Honors students should also become involved in other extracurricular experiences such as departmental clubs, service learning, student government, and study abroad. These experiential opportunities are important means of increasing depth of knowledge and learning and helping to develop the whole person (American College Personnel Association, 1996). Experiential education increases skills such as citizenship, work, and preprofessional skills (Ender & Wilkie, 2000).

During the Deliver phase, students follow through on the plans that they made during the Design phase. During this phase, it is important that advisers support and encourage students (Bloom et al., 2008). In addition to managing the rigorous course work associated with honors programs, honors students typically demonstrate greater involvement in extracurricular activities (Ender & Wilkie, 2000) and pursue a broader range of activities (Kerr & Colangelo, 1988). Even though these are very important opportunities, honors students must be careful not to become overly involved and should instead find a balance between academics and extracurricular activities. Ender and Wilkie state that honors students must “be selective” and “explore opportunities prior to making a commitment to join” (p. 124). While honors students can typically handle multiple extracurricular activities, they can still become overloaded and overstressed. At the end of the advising session, advisers should reiterate their confidence in the student's ability to accomplish the plan that was co-created during the Design phase.

The last phase of Appreciative Advising is Don't Settle. The key to this phase is to both support and challenge students to continually raise their internal bar of expectations. Honors students are among the brightest and best students on campus. The issue with some honors students is that they set their own internal bar too high. Honors students tend to be perfectionists and the “stress and anxiety associated with high expectations should be monitored” (Ender & Wilkie, 2000, p. 123). Therefore, academic advisers have a responsibility to “teach students how to cope with these expectations, encouraging them to reach out for assistance if the stress levels become overbearing” (Ender & Wilkie, p. 123). These are the students who become doctors, engineers, and university professors, but they still need to be challenged and encouraged to reach their goals.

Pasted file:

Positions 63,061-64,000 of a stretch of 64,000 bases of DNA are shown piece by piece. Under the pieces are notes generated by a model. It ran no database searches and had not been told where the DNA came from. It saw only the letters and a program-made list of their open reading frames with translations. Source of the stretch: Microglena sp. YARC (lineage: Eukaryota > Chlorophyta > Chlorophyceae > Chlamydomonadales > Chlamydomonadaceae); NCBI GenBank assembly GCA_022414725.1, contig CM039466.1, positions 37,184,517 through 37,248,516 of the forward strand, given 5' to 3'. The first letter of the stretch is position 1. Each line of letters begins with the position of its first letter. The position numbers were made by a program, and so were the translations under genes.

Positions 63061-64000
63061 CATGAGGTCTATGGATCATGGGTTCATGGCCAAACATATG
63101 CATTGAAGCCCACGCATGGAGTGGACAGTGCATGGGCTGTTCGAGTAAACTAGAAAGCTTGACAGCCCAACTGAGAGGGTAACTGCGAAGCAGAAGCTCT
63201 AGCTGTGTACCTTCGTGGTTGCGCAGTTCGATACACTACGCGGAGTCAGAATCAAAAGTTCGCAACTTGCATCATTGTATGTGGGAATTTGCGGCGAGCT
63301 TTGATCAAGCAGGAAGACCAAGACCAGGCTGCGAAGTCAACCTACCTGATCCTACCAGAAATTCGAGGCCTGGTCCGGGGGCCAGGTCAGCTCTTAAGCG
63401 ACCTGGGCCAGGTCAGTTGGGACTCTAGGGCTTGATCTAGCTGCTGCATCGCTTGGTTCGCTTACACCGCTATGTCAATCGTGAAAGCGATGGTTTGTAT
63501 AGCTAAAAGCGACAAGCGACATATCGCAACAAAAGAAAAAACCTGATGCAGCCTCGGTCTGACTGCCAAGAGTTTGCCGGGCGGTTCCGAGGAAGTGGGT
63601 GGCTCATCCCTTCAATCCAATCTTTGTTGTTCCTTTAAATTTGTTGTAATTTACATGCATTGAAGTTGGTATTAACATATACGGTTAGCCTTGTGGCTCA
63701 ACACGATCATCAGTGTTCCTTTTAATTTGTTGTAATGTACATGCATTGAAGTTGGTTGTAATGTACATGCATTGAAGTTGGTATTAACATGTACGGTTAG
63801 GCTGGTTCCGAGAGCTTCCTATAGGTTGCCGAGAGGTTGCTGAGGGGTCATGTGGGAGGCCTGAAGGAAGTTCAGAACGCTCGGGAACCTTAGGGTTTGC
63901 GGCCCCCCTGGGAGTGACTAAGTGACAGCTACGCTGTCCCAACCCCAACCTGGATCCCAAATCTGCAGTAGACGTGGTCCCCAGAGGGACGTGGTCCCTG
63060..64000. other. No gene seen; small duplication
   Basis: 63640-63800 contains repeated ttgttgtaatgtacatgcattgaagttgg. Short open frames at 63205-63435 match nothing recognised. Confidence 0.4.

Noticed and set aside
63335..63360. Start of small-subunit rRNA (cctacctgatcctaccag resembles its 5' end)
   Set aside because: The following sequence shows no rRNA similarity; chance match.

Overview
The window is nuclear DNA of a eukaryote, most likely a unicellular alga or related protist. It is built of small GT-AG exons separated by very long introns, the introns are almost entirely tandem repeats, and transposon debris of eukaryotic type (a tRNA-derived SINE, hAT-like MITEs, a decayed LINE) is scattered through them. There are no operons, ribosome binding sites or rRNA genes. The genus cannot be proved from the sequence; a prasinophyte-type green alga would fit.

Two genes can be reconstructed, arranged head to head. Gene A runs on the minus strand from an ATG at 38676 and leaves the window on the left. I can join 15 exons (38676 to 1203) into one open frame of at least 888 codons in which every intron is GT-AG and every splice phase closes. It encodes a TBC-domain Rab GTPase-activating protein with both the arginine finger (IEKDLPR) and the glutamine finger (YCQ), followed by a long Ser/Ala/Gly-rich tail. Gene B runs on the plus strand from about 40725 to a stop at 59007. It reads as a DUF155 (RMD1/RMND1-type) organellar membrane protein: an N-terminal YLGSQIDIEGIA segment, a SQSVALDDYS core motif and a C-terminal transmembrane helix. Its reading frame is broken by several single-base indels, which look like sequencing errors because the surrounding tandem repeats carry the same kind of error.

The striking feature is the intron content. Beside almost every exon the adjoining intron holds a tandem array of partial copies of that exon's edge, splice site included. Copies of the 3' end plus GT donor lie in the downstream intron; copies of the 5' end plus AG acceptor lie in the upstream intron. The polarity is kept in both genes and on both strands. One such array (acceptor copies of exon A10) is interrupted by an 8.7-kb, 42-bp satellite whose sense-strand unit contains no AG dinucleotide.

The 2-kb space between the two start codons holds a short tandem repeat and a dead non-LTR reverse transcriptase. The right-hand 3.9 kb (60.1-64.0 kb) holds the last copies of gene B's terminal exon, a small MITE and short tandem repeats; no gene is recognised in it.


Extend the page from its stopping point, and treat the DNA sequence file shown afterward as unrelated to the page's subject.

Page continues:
Robinson (1997) states that the goal of advising an honors student is to help “[sort] out a clear picture of ultimate strengths and preferences” (p. 218). By using Appreciative Advising, advisers can help honors students find fulfilling and enjoyable careers. Developing a trusting relationship through the use of positive open-ended questions, developing a concrete plan to help them accomplish their dreams for their futures, encouraging them to get involved in activities beyond the classroom, and believing and supporting them throughout their educational careers can all serve to help advisers assist honors students in reaching their full potentials.


American College Personnel Association. (1996). The student learning imperative: Implication for student affairs. Journal of College Student Development, 37(2), 118–122.

Bloom, J. L., Hutson, B. L., & He, Y. (2008). The appreciative advising revolution. Champaign, IL: Stipes.

Digby, J. (2007). Advising honors students. Academic Advising Today, 30(3). Retrieved October 4, 2008, from

Ender, S. C., & Wilkie, C. J. (2000). Advising students with special needs. In V. N. Gordon & W. R. Habley (Eds.), Academic advising: A comprehensive handbook (pp. 118–143). San Francisco: Jossey-Bass.

Kerr, B. A., & Colangelo, N. (1988). The college plans of academically talented students. Journal of Counseling and Development, 67(1), 42–48.

Robinson, N. M. (1997). The role of universities and colleges in educating gifted undergraduates. Peabody Journal of Education, 72(3–4), 217–236.

About the Author(s)

Melissa A. Braunstein is a graduate assistant in the Career Center at the University of South Carolina. She is also a graduate student in the university's Higher Education and Student Affairs program. She can be reached at